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Oct 5, 2017 12:55 PMPublication: The East Hampton Press

Sag Harbor School District Begins To Set Priorities For Stella Maris Renovations

Ed Bernhauer, left, and Bill Sands of the BCK-IBI Group speak to the Sag Harbor School Board on Monday. JON WINKLER
Oct 10, 2017 1:13 PM

Representatives of an architectural firm laid out a detailed plan of attack for renovating the former Stella Maris school building for the Sag Harbor School Board last week.

The school district plans to convert the former Catholic school into a multi-purpose space that would house prekindergarten classes, business offices and early childhood intervention classes, among other uses.

Bill Sands and Ed Bernhauer of the architectural firm BCK-IBI also presented a list of estimated expenses to the School Board on Monday, October 2.

Mr. Bernhauer broke the project into three phases. The first would cost more than $5.5 million and would bring the building into compliance with State Education Department codes.

He told the School Board that essential renovations would include exterior work, such as replacing the roof of the classroom wing and auditorium, and restoring exterior masonry. This phase also would include interior work—installing an elevator and renovating restrooms—to comply with the Americans with Disabilities Act of 1990, as well as replacing ceilings and floor finishes for both the main story and the basement level, where a sprinkler system would also be added. Heating and air conditioning units in the basement and on the main floor also would be replaced.

The second phase, which would cost more than $1.7 million, would include installing security systems for the exterior and interior front doors, replacing the auditorium floor, renovating the ceiling and floor of the basement, replacing the playground, and replacing the building’s fire alarm system.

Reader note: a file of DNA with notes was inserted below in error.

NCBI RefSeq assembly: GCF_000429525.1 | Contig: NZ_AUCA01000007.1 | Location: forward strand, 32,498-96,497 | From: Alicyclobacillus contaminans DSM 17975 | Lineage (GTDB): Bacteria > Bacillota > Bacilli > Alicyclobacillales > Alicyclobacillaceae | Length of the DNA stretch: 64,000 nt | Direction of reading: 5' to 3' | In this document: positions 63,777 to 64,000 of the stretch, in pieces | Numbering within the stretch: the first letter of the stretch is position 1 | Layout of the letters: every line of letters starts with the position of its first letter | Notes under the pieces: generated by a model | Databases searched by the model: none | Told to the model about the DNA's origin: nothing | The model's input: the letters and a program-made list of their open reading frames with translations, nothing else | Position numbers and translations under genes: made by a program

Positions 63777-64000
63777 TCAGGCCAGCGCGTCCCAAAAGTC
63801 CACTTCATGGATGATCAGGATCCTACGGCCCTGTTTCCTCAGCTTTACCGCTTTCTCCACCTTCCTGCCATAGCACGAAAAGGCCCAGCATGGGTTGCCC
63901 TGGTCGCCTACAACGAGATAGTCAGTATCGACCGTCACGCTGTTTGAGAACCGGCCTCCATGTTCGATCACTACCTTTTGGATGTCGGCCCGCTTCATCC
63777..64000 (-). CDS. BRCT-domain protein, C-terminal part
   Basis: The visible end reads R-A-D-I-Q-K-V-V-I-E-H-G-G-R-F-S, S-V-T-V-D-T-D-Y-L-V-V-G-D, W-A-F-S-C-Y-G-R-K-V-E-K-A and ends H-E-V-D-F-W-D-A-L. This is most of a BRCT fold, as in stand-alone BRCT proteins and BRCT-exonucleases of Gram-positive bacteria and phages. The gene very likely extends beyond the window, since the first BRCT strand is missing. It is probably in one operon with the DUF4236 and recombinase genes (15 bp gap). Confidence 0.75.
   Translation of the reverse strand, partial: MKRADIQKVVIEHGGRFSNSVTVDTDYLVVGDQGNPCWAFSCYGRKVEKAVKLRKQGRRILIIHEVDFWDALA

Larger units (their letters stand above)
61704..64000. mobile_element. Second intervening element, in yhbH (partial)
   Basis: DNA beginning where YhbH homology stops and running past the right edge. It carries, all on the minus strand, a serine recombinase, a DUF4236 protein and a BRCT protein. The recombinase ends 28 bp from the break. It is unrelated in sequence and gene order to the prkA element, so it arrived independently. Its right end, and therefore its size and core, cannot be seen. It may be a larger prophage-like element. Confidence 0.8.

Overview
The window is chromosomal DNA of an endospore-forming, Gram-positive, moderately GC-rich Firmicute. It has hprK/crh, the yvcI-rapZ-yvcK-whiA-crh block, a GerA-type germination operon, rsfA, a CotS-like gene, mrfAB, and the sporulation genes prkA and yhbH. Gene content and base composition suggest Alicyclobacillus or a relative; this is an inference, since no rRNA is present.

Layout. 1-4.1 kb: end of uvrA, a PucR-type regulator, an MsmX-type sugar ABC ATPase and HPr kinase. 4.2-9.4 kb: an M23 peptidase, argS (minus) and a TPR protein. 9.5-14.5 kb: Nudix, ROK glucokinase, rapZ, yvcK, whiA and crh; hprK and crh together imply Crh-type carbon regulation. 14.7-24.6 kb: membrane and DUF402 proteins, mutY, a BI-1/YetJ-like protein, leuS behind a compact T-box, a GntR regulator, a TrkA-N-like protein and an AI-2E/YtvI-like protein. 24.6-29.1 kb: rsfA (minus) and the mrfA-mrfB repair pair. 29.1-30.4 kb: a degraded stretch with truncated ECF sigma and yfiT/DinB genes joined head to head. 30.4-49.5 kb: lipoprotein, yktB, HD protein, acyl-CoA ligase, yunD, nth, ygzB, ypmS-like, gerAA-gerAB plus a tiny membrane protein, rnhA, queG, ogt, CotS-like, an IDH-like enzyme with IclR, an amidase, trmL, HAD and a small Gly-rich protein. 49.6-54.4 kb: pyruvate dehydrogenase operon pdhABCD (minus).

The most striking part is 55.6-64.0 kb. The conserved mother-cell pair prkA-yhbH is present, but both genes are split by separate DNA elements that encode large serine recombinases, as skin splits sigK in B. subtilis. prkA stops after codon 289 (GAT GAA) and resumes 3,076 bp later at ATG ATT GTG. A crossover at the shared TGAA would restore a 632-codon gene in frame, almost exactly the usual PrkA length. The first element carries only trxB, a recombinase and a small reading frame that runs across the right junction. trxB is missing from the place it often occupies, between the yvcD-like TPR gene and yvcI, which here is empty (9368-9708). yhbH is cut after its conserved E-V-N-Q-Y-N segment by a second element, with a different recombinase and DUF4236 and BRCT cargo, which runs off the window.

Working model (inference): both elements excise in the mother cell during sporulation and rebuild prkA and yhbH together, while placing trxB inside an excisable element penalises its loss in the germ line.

The third phase, which would consist of a list of “future projects” that could be tackled at a later date, would include renovating equipment in the kitchen and providing lighting and sound to the auditorium, at a cost totaling more than $960,000.

Some board members expressed concern about which items were on the list of essential renovations to be tackled first. One of them, Susan Lamontagne, said replacing the floor in the auditorium is a priority, since the auditorium also will serve as a gymnasium, with a basketball court that district sports teams could use as a place to practice.

Ms. Lamontagne also pointed out the need to have a more thorough discussion about playground replacement, with Superintendent Katy Graves chiming in that there should be more talk about the material that will be used for the playground surface, and whether it should be rubber-based.

Chris Tice, another board member, brought up the need to establish a full-service kitchen in the Stella Maris building, noting that although installing kitchen equipment is listed as a “future project,” a new exhaust system and a new sink are listed among the immediate ones. Ms. Tice pointed out that, at previous public forums on Stella Maris, community members had supported having a full-service kitchen in the building.

“It would be the only full-service kitchen we would have in the district, because we don’t have one here, unfortunately,” Ms. Tice said. “We would have a full-service kitchen that could supply the elementary school and do all sorts of wonderful things as well.”

Mr. Bernhauer replied that he would work with the board to figure out what could be added to the “essential” list of renovations.

Mr. Sands closed the presentation by saying that the project is expected to receive approval from the Department of Education by May of next year, and that the hope is to open bids for the project by May 1 and undertake construction from June through November 2018.

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Who told the district to buy the building? Maybe look into malpractice
By chief1 (2311), southampton on Oct 9, 17 6:20 PM
The taxpayer will suffer again and maybe they could find the Applainces that were installed and the taken by out the elementaryschool to make room for another class room.How many times did they change that room.
By the time this is over,we could have built a new school to our spec"s and just think it only has just the beginning.
By taxpayer1 (51), Southampton on Oct 11, 17 12:26 PM
Another bad decision by a incompetent school administrator and a school board who do not understand how to properly evaluate the need for this purchase.
By patriot50 (25), sag harbor on Oct 16, 17 1:35 PM